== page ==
Japan opposition LDP remains election favorite: poll

Mon Nov 19, 2012 6:34am EST
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TOKYO (Reuters) - Japan's main opposition Liberal Democratic Party (LDP) saw its voter support slip, but still maintained a commanding lead against rivals, including the ruling Democratic Party, ahead of a December election, public opinion polls showed on Monday.

The Nikkei business daily survey said 25 percent of those polled said they would vote for the LDP in a lower house election on December 16, while 16 percent would vote for the Democratic Party of Japan (DPJ).

The LDP figure represented a loss of 2 percentage points from the previous Nikkei poll, while the DPJ gained 5 percentage points.

More significantly, poll figures showed the new Japan Restoration Party, led by Osaka Mayor Toru Hashimoto, earned 11 percent support and the Sunrise Party, led by nationalist ex-Tokyo Governor Shintaro Ishihara, stood at 4 percent.

A Kyodo news agency poll credited the Japan Restoration Party with 6.8 percent and Sunrise with 1.0 percent.

Over the weekend, the two new parties agreed to merge under the 80-year-old Ishihara's leadership, despite serious policy gaps, such as the role of nuclear power in Japan's energy mix.

Analysts see the election ushering in a period of confusing coalition politics, partly because of a spate of new parties courting voters discontented with the LDP and the DPJ and because whoever wins will still lack a majority in parliament's upper house, which can block bills.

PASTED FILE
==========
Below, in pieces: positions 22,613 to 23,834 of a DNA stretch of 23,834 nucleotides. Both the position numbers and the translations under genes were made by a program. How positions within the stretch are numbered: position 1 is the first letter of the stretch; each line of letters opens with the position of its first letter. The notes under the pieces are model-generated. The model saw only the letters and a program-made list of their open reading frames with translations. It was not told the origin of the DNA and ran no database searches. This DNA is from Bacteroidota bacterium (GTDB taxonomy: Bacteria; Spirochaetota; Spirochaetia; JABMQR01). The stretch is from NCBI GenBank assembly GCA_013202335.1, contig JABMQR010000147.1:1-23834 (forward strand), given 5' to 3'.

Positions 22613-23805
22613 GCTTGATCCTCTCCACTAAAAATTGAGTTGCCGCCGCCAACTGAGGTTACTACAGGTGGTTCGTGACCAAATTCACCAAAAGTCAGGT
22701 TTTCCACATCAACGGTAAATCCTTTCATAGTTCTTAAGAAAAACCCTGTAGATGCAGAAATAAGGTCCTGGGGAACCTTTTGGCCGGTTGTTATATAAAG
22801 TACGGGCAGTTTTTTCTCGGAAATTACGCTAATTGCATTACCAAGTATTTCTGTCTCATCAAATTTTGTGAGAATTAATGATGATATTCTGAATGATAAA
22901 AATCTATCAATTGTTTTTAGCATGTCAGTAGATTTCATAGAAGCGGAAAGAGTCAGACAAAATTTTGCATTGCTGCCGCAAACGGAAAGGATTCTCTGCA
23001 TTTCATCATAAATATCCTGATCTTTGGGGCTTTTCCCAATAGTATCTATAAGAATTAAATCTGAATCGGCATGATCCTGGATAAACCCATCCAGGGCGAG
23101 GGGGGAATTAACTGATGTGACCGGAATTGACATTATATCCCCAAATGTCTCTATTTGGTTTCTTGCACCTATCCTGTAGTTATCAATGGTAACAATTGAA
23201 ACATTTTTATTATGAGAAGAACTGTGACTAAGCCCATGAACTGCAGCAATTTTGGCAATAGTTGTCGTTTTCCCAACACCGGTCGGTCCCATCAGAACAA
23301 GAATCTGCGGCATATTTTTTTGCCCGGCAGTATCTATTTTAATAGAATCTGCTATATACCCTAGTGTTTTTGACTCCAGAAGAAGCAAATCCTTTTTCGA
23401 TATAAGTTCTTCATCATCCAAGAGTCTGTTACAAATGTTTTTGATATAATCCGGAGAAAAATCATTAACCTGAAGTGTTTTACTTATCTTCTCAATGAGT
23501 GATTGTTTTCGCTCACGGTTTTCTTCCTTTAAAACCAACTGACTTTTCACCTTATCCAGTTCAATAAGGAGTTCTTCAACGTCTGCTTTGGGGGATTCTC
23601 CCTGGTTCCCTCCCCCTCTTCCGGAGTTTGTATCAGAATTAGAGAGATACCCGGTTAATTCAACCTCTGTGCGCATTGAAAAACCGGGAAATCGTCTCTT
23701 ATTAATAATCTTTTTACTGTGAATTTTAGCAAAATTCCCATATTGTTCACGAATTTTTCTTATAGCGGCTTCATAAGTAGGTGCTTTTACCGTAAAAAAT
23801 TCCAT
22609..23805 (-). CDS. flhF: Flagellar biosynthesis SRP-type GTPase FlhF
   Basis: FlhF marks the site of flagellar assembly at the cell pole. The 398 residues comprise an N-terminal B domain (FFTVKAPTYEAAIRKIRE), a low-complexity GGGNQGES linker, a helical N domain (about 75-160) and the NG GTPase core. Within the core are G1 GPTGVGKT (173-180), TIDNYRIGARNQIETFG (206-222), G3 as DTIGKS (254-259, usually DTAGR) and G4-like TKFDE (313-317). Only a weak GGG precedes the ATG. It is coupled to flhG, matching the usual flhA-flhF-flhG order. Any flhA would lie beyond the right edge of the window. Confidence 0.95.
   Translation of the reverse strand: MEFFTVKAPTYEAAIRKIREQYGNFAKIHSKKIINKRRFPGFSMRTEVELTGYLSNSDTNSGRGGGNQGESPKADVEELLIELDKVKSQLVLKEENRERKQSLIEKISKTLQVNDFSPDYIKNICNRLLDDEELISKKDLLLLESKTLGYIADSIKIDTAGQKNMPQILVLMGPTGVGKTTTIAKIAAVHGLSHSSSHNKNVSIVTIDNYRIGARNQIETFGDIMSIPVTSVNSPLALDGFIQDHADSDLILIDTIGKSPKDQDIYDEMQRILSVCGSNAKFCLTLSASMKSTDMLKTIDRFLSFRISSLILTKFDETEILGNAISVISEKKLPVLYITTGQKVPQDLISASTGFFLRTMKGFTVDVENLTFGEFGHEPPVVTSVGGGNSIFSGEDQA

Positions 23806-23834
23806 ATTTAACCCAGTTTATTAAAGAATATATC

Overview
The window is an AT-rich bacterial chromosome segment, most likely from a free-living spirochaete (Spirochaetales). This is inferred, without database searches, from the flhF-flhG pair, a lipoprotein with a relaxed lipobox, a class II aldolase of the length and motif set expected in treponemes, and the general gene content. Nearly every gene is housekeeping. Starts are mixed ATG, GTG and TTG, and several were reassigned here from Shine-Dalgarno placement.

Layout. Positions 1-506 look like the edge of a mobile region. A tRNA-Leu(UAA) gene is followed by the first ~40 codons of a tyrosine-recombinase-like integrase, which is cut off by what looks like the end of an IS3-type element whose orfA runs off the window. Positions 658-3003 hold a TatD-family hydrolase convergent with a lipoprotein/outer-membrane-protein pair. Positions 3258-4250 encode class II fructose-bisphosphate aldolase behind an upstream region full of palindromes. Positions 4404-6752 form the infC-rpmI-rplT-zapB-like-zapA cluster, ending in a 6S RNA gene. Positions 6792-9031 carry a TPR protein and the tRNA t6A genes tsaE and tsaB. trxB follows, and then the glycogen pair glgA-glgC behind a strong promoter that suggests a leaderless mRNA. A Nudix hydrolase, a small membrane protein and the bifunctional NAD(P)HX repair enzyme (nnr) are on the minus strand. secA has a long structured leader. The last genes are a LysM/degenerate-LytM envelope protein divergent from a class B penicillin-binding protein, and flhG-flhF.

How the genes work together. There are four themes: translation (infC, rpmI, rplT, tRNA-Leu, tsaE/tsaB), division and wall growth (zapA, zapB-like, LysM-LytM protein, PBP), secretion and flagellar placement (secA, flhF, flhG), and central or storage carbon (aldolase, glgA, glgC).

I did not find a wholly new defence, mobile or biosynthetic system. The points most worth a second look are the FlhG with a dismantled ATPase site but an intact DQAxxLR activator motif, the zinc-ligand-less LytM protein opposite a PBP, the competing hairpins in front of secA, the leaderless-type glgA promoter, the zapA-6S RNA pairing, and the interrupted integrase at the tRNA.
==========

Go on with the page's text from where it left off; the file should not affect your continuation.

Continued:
Prime Minister Yoshihiko Noda dissolved the lower house of parliament on Friday, but the election is unlikely to fix a policy stalemate that has plagued a country struggling to cope with an ageing population, a declining manufacturing sector and the emerging power of China.

Polls by other news outlets, the Asahi Shimbun daily, the Mainichi Shimbun daily and Kyodo, produced a similar LDP lead. But they also showed large numbers of undecided voters -- 44 percent of respondents in the Asahi, 43 percent in the Kyodo and 36 percent in the Mainichi -- who said they did not support any particular party, a sign of campaign battles to come to win over swing voters.   Continued...

Japanese Prime Minister Yoshihiko Noda (R) and main opposition Liberal Democratic Party (LDP) leader Shinzo Abe speak at a parliamentary debate in Tokyo, in this November 14, 2012 file combination photo. REUTERS/Kim Kyung-Hoon/Files